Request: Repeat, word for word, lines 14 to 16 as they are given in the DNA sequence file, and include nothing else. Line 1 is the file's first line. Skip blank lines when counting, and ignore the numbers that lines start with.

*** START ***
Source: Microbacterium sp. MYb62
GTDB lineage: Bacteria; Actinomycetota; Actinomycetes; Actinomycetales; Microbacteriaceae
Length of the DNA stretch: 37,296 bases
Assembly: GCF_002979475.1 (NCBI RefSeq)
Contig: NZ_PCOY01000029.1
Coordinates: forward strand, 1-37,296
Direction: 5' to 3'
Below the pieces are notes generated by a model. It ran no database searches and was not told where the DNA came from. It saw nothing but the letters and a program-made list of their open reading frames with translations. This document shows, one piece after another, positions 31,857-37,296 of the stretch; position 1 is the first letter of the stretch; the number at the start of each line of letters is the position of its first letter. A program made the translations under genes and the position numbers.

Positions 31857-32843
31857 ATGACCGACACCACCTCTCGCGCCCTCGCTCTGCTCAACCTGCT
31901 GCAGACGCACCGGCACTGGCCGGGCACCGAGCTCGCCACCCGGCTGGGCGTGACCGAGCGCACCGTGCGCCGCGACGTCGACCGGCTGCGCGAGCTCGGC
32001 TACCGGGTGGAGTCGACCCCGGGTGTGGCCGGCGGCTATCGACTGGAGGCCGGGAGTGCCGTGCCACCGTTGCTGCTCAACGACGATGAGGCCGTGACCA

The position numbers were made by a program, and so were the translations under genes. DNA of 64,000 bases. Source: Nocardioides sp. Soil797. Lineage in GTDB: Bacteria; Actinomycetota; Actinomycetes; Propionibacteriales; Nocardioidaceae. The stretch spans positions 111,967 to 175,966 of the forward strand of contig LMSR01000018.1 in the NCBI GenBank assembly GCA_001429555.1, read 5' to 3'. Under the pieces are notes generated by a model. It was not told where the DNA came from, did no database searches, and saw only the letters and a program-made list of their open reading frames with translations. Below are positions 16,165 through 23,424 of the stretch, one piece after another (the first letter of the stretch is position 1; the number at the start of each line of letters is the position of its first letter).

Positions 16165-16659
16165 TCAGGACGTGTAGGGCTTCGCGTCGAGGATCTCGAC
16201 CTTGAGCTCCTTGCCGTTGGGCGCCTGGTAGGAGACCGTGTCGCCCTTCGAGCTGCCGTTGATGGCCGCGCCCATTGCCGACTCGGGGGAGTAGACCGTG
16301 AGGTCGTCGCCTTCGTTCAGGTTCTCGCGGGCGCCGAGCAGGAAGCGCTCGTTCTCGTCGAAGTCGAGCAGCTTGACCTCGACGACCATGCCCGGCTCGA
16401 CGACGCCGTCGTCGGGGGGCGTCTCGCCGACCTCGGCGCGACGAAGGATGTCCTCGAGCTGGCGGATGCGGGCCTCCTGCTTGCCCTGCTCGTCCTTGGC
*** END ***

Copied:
Positions 16165-16659
16165 TCAGGACGTGTAGGGCTTCGCGTCGAGGATCTCGAC
16201 CTTGAGCTCCTTGCCGTTGGGCGCCTGGTAGGAGACCGTGTCGCCCTTCGAGCTGCCGTTGATGGCCGCGCCCATTGCCGACTCGGGGGAGTAGACCGTG